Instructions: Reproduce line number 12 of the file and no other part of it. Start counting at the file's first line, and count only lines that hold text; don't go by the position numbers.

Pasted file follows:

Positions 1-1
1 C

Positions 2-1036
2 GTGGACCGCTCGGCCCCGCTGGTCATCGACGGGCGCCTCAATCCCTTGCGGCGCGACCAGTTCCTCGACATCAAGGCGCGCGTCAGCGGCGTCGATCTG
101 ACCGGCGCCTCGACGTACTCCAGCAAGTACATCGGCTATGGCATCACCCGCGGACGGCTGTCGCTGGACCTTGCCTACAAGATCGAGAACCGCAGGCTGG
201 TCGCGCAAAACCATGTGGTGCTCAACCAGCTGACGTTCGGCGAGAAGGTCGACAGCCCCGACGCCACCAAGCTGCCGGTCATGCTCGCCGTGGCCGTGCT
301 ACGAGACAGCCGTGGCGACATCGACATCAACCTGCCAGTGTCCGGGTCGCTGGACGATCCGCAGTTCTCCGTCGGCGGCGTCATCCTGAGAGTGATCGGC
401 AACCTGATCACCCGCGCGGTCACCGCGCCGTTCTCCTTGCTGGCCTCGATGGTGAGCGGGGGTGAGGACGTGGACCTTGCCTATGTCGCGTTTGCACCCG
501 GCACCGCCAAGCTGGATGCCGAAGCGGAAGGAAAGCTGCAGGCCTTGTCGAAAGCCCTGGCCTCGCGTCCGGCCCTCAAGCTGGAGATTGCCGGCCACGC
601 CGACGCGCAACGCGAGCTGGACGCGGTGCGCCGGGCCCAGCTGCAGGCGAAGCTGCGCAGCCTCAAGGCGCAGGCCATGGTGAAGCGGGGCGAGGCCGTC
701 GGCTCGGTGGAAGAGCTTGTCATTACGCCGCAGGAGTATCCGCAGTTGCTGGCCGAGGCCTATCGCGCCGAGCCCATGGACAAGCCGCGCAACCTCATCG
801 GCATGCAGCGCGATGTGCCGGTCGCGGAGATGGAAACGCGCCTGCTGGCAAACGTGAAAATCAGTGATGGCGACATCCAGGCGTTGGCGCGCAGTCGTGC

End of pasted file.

801 GCATGCAGCGCGATGTGCCGGTCGCGGAGATGGAAACGCGCCTGCTGGCAAACGTGAAAATCAGTGATGGCGACATCCAGGCGTTGGCGCGCAGTCGTGC